I always knew that in any birth, a C-section becomes a possibility, and as such, I included a short section on it in my birth plan. Here is how that section read:

If I require a cesarean, I would like to have 2 support people present if possible – [my husband] and my doula. If my mother is in town, she may also be present.

I would like to be kept in the loop regarding the steps to my baby being born. Please tell me what you are doing and involve me in the process. I would like to try to hold the baby immediately but in the event I am unable to do so, Julian will. Please allow me to breastfeed in the OR if my baby shows signs of readiness to eat.

My birth, in point of fact, went so far astray from my plans that even this section did not apply. After unexplained bleeding precipitated my transfer to the hospital, my son’s failure to progress – the cause of which was never understood or discovered – resulted in me being rushed into an emergency C-section delivery after 20 hours of labor. I was only allowed to have my husband in the room with me, along with a huge staff of doctors and nurses. No one talked to me or explained to me what was going on as they tried to save my son’s life. In the end, when they finally were able to wrest him from the birth canal, he had two collapsed lungs and was rushed across the room to the NICU team. I heard one tiny cry. I didn’t see him. Neither of us got to hold him. And then I was under general anesthesia. He was intubated and we were not allowed to hold him for four days. They say the best way to make God laugh is to make a plan, but in this case, I can’t imagine God was doing much laughing.

Flash forward a year and – surprise! – we are pregnant again. It wasn’t planned, but we’re embracing it, and our next son is due June 26. Unfortunately, we have had some issues with this pregnancy from the start, which you can read about in detail in previous posts if you’re so inclined, but which I will summarize here. From the initial ultrasounds, it was clear that my placenta was quite low in my uterus, which can be an issue for women who have previously had C-sections. The reason is that the placenta can adhere to the C-section scar (placenta accreta), and because scars do not produce as much blood as normal uterine tissue, the placenta will sometimes burrow deeply into the uterine lining to find an adequate blood supply. Obviously, if the placenta is unsuccessful, this is dangerous for the baby (no worries there – everything looks good for him), but can also be very dangerous for the mother. First, in rare cases, the placenta may sometimes continue to burrow until it exits the uterus and attaches to an internal organ for blood (again, looking good – no sign of that). More commonly, the placenta adheres so strongly to the uterus at the scar site that when the baby is delivered (via planned C-section), a hysterectomy is generally performed to protect the mother from infection and reduce chances of hemorrhaging, as it is VERY difficult to separate a placenta in this situation from the uterine wall. Essentially, think of it as the difference between a Colorform being stuck to the window and a heavy-adhesive sticker being stuck to the window. Wait a few days, and try to remove them. The latter is the placenta at the scar site.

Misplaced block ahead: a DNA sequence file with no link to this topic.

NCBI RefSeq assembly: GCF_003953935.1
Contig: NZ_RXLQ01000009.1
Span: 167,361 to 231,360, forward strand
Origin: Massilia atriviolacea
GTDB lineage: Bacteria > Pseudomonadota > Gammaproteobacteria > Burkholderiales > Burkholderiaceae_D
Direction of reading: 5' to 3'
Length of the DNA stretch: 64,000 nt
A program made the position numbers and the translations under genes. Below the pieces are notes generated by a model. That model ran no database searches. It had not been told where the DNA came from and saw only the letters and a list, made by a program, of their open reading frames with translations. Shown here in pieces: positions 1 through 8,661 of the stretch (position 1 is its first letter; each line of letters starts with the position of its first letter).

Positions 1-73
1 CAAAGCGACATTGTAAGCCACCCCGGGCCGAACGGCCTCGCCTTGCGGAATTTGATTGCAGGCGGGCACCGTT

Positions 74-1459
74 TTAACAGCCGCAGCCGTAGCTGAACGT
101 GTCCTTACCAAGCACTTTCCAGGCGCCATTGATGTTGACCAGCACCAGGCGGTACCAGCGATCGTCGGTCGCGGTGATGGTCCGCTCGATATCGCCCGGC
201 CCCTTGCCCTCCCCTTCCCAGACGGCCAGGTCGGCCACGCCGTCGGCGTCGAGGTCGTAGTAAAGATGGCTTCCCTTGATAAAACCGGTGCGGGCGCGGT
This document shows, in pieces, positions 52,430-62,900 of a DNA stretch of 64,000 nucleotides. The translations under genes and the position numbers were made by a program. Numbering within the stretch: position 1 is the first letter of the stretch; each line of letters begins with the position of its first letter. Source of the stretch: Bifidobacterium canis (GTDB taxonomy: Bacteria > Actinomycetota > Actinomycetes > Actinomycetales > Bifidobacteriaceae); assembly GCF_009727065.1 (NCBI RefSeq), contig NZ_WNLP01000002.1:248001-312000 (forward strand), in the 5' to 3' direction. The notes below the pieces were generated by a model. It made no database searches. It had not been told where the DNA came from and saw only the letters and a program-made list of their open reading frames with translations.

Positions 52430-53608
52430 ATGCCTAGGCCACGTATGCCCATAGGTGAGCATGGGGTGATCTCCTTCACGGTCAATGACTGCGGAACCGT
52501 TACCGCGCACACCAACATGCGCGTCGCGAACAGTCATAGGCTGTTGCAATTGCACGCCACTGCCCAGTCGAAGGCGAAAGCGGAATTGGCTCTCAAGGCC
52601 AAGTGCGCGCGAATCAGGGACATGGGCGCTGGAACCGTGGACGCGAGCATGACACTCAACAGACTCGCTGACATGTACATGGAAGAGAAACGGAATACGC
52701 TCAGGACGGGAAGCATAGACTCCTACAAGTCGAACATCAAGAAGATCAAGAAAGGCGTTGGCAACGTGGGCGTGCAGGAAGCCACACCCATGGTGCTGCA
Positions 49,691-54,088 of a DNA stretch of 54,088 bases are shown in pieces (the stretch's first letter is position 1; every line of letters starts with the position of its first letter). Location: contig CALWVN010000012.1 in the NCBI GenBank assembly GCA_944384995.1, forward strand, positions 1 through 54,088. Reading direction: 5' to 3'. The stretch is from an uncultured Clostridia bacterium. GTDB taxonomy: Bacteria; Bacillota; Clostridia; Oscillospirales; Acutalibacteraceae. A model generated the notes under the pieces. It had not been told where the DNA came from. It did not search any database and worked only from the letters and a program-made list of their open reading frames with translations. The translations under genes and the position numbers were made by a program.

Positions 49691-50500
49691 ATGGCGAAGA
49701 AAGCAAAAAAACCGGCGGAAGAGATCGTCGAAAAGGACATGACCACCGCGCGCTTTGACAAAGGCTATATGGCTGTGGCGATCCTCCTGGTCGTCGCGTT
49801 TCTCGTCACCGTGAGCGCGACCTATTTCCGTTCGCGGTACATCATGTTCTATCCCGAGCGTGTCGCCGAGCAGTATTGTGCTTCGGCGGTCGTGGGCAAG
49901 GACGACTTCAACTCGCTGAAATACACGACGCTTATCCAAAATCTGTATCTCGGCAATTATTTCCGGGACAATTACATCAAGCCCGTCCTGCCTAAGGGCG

Two ultrasounds ago, they discovered I had had partial placenta previa, which is when the placenta partially covers the cervix/cervical opening. Because I was only 4 – 5 months along and barely showing, AND had this with Gregory and it resolved, my doctor was very nonchalant and felt the chances were good that as the uterus expanded, the placenta would be carried visibly away from the scar site. I went for my most recent ultrasound last week, and that has not happened. My placenta remains low, and I now have complete placenta previa. I am now meant to go get an MRI next week. Blah blah blah see my previous blog for more info.

ANYHOW, back to the point of this blog, which is that initially we were planning a repeat C anyhow, since they never determined what caused all of Gregory’s complications, and we really didn’t want to take any chances. However, my doctor was okay with me waiting till contractions started and then coming in for the C. Now, because of the current situation, I may have to have a planned C, two weeks before the due date, and if they operate and discover I do in fact have accreta, a hysterectomy. The MRI may shed some more light on the situation, but also may not. We just have to wait and see. No matter what, I almost certainly no longer have the option of a VBAC, because of the complete previa.